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Ryan Shay (#8) leads the pack in the 10,000 meter run during the U.S. Olympic team track

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The Health Risks of the Marathon

Being able to run 26.2 miles means you're in optimal health, right? Not exactly. We've already identified some of the benefits of long-distance, endurance running, but now we'll delve into the darker side of the marathon.

Marathoners who die training or on the race course usually make headlines because these tragedies seem so unusual -- who could be in better health and less likely to die than a runner? At the age of 52, Jim Fixx, a celebrated runner who wrote "The Complete Book of Running," died in 1984 of arteriosclerosis [source: New York Times]. In this condition, the arteries' walls become clogged and thickened, causing less blood to flow through them. In 2007, 28-year-old Ryan Shay died while competing in the U.S. Olympic marathon trials. His death was attributed to an irregular heartbeat [source: AP].

It's pretty obvious that running affects the heart, but did you know that running can actually increase the size of the heart? Hearts can enlarge when an athlete is engaged in serious physical training. The body compensates for the increased amount of blood it needs to pump throughout the body by increasing the size of the organ where it originates. Enlarged hearts can lead to arrhythmia, or irregular heartbeat, which can, in turn, lead to heart failure. Diagnosis of this condition is tricky -- it's difficult to tell whether an athlete's enlarged heart and its thicker walls are exercise-induced or a sign of hereditary disease [source: Allison].

Another rare but potentially fatal condition is hyponatremia. This occurs when runners drink too much water while racing. Your body loses sodium when you sweat, and drinking too much water depletes your sodium even further because you release it through urination. If you take in too much fluid, your muscles can't coordinate the proper electrical transmissions with your heart, resulting in a sudden cardiac arrest (SCA) [source: Galloway interview]. To avoid hyponatremia, it's best to limit your fluid intake to no more than 13 to 27 ounces per hour [source: Galloway interview].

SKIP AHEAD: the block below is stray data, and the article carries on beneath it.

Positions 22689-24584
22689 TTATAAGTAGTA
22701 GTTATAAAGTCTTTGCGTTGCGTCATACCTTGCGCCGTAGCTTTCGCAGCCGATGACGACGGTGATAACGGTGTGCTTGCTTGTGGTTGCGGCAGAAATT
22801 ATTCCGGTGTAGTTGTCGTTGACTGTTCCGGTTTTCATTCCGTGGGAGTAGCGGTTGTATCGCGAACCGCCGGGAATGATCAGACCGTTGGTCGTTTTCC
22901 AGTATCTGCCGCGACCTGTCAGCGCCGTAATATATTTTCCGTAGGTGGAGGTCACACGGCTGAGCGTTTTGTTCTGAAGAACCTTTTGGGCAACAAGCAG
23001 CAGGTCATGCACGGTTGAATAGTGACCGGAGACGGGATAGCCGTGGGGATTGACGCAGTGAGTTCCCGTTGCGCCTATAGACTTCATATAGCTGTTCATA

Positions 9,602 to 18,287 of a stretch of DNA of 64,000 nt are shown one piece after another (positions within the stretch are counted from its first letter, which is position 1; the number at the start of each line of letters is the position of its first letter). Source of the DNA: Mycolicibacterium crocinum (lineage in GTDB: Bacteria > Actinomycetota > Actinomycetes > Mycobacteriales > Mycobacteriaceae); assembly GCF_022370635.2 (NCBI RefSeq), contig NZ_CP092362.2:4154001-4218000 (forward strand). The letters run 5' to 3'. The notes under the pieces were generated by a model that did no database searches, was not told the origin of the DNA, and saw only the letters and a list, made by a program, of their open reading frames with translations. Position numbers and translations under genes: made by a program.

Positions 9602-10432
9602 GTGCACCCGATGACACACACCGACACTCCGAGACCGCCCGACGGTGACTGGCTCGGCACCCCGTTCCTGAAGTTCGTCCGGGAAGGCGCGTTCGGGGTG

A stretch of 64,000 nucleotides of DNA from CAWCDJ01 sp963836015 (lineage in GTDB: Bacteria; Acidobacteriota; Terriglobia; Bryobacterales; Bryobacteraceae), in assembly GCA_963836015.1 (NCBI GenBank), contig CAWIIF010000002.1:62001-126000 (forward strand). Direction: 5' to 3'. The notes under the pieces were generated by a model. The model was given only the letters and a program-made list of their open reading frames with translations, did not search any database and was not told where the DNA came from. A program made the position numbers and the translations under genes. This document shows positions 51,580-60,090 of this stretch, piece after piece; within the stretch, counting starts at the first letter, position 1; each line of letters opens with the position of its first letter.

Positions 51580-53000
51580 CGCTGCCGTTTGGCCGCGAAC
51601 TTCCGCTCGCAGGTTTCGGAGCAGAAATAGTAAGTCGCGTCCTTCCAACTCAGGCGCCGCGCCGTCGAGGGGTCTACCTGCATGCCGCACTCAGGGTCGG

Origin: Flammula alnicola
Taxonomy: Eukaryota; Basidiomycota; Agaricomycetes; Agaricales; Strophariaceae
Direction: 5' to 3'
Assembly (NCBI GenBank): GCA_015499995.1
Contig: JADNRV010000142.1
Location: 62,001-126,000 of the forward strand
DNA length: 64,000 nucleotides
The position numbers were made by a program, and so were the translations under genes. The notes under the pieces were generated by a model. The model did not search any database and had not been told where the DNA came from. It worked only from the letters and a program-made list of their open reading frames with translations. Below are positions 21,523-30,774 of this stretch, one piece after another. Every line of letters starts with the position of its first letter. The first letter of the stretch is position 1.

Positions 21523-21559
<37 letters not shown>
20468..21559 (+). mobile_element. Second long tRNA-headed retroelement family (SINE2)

Some marathoners assume that their fitness level absolves them from health problems. This simply isn't the case. Medical examinations can pinpoint the kinds of heart irregularities and risk factors that kill and injure runners. But there are ways to reduce your risk factors, too. Don't assume that you can eat or drink whatever you want because running will burn off the calories -- diets rich in saturated fat can lead to heart problems further down the road.

In addition to these life-threatening aspects of the sport, there are other sports injuries to beware of. Most of these are overuse or overtraining injuries that can be prevented by tapering your training -- that is, resting properly and cutting back on your mileage. These are a few of the most common infirmities:

  • muscle stiffness and soreness
  • pulled, torn, strained or sprained muscles
  • tendinitis (inflammation in the tendons)
  • shin splints (tenderness in front lower leg)
  • heel spurs (calcium deposits in the heels)
  • diarrhea, nausea, fatigue and mood swings

[source: Bloch]

While you should approach the sport with caution, you should also have fun running. Specialized training programs can help you achieve this goal. Running guru Jeff Galloway says his biggest running accomplishment is staying injury-free for 29 years. His philosophy? "I am personally against injuries, death and puking" [source: Galloway interview].

For more information on marathons and related topics, visit the links on the next page.